Regulations enable miners to bypass closure duties

The right to transfer mining rights allows for the obfuscation of ownership and liability, and facilitates the “pass-the-parcel” approach

NEED FOR SUSTAINABLE CLOSURE The right to transfer mining rights allows for the obfuscation of ownership and liability, and facilitates the “pass-the-parcel” approach

Photo by Mark Olalde

14th April 2023

By: Cameron Mackay

Creamer Media Senior Online Writer


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While local mining regulations imply that a well-structured process needs to be followed for mine closure in South Africa, environmental organisation Federation for a Sustainable Environment CEO Mariette Liefferink argues that the current regulatory framework enables miners to circumvent closure duties.

“The right to transfer mining rights allows for the obfuscation of ownership and liability, and facilitates the pass-the-parcel approach. This approach includes the selling of mines close to closure to less resourced companies, which will relieve mining companies of the responsibility and liability of dealing with the problems of closure,” she contends.

The Minerals and Petroleum Resources Development Act (MPRDA) places no specific obligation on the court to determine whether a company applying for liquidation has applied for a closure certificate, which ensures the transfer of environmental liabilities and/or the responsibility for topping up any shortfalls in rehabilitation funds.

The MPRDA regulations for mine closure prescribe several objectives that mainly focus on rehabilitating mine land to its natural state, or to a predetermined and agreed standard or land use that conforms with the concept of sustainable development.

These objectives include eliminating immediate harm to human health and safety, ensuring that groundwater is fit for current and future domestic use, and ensuring that surface water is fit for basic human needs and aquatic ecosystem requirements.

They also aim to eliminate the risk of harm to nonaquatic organisms, and ensure that the soil is fit for use that is consistent with current and future land use.

Only after the Department of Water and Sanitation, and the Chief Inspector of Mines have confirmed in writing that provisions have been complied with – in terms of health and safety, and the management of potential pollution of water resources – may a closure certificate be issued and the financial contribution or part thereof be returned.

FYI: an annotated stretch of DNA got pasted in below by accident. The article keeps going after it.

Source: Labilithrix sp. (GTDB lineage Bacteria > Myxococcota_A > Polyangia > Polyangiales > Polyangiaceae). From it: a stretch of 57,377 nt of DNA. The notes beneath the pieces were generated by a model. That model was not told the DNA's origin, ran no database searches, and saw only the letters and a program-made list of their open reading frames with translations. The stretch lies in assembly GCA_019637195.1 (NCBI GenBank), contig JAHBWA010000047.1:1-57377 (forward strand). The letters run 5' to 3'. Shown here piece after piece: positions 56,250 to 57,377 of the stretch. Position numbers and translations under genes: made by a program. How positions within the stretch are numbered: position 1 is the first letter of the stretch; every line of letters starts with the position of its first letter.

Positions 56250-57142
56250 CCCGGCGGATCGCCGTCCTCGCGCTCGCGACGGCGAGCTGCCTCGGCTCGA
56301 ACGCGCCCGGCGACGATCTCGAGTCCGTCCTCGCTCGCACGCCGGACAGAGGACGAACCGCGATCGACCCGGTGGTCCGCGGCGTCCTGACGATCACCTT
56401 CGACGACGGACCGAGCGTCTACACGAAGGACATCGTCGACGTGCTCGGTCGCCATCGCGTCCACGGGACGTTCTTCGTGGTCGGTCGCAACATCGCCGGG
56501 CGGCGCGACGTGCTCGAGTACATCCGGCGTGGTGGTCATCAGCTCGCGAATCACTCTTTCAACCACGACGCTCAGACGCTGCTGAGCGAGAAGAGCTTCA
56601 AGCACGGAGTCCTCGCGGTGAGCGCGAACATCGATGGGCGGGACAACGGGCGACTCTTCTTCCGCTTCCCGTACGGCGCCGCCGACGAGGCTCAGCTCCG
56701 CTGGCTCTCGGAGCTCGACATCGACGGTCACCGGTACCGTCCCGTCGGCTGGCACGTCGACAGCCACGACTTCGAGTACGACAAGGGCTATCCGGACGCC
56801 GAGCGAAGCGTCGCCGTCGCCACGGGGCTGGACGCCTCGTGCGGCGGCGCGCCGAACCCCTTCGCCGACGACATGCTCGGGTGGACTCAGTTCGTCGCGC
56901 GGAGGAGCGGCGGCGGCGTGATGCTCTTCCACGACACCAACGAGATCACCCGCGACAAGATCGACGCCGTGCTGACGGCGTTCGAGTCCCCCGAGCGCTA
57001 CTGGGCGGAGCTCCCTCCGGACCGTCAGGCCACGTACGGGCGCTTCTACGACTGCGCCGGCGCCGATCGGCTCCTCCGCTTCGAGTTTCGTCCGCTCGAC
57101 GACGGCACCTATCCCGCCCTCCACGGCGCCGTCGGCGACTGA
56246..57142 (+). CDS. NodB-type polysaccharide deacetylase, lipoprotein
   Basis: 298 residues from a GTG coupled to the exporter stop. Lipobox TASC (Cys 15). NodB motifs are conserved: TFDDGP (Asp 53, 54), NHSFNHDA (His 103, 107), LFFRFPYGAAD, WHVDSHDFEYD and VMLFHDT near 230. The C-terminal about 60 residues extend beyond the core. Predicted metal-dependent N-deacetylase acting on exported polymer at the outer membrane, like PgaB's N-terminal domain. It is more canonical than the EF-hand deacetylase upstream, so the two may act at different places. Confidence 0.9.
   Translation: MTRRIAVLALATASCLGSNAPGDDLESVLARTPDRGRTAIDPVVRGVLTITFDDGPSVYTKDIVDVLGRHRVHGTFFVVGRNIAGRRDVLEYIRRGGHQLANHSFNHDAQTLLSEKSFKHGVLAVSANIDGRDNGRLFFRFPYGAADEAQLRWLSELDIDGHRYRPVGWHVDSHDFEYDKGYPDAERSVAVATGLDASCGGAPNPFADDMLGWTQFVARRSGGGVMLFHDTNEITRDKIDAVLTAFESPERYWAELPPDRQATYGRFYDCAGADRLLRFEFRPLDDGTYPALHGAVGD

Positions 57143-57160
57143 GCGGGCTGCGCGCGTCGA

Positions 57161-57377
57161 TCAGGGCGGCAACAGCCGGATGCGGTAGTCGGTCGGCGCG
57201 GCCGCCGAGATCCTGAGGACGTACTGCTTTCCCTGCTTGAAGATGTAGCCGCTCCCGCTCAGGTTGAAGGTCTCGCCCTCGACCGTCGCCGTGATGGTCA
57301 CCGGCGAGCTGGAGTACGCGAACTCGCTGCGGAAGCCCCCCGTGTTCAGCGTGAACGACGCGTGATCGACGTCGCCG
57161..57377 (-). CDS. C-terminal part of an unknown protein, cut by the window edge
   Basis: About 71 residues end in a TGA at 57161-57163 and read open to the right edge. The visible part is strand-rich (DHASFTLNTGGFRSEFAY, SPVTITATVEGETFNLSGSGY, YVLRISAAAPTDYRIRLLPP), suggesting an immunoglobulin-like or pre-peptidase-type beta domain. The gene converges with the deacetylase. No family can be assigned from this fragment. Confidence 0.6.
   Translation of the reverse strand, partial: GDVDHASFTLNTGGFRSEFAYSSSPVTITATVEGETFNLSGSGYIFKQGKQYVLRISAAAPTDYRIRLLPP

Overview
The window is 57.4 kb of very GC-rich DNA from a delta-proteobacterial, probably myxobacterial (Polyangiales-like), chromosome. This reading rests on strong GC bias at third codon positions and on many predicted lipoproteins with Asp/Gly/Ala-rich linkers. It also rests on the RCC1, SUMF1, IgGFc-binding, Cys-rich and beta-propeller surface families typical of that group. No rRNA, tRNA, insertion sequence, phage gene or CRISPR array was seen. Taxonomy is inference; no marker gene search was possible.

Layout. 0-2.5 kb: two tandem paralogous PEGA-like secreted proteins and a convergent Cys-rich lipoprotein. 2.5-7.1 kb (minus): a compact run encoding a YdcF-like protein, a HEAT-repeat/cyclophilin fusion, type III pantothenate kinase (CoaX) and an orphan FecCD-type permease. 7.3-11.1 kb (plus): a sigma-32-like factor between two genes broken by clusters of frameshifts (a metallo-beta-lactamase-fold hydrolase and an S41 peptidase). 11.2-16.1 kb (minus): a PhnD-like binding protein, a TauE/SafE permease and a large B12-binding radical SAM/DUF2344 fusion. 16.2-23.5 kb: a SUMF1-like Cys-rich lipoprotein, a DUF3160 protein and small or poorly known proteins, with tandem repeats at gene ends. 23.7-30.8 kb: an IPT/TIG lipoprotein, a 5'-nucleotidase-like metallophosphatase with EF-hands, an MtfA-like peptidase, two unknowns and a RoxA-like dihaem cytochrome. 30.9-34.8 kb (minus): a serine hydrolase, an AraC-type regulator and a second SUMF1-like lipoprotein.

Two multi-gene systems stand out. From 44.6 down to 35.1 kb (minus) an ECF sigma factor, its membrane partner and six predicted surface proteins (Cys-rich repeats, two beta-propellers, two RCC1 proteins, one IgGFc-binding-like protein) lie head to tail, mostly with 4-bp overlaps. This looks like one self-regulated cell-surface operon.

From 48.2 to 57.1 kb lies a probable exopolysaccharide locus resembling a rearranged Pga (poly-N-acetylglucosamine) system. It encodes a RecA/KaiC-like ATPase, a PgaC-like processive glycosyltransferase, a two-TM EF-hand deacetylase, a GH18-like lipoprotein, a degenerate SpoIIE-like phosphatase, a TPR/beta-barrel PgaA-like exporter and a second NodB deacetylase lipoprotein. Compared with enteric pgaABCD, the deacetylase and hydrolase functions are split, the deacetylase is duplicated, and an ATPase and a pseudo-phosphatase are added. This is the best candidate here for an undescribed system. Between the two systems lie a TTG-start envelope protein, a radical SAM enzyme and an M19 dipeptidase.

Case Study

Liefferink points out that the liquidation of the Mintails Group of companies in 2018 provides sufficient evidence that the Department of Mineral Resources and Energy (DMRE) has failed to effectively implement and carry out the intentions of Parliament to ensure that all mines rehabilitate pollution caused by mining.

Changes to mining laws were made by Parliament after 2002 to ensure that, in mining, as in other countries, “the polluter must pay”.

Further, in 2018, the Parliamentary Portfolio Committee on Mineral Resources and Energy recommended that “the DMRE must identify clearly and specifically the gaps between mining, insolvency and company law that have led to this ongoing situation, where the polluter does not pay, it is the State that ends up paying”.

When Mintails was liquidated, the company had a financial shortfall of R460-million, she elaborates.

Following Mintails’ liquidation, there was a stripping of assets, which included the degradation of a R3-billion gold treatment plant, less than two months after the liquidation, and the failures of the 1L8 tailings storage facility (TSF) and the 1L10 TSF within the headwaters of the Wonderfonteinspruit.

“The Wonderfonteinspruit catchment area is densely populated and extensively used for irrigation, providing water for cattle, spiritual rituals, domestic use and recreational activities.”

Liefferink states that a catastrophic failure of a TSF could lead to long-term environmental damage, with huge cleanup costs.

“The long-term management of TSFs needs to be effective throughout the life of an operation, including closure and postclosure, and it is the responsibility of the mining companies that produce the TSF.”

Current MPRDA Regulations prescribe the requirements to obtain a closure certificate.

Liefferink explains that a holder of a mining right must apply for a closure certificate upon lapsing or abandonment of the right or permit, the cessation of prospecting or mining operations, or the relinquishment of any portion of the land to which the permit relates – within 180 days from these situations occurring.

“The holder must complete and submit a prescribed closing plan, including an environmental risk report, to the DMRE’s regional manager,” she concludes.

Edited by Nadine James
Features Deputy Editor



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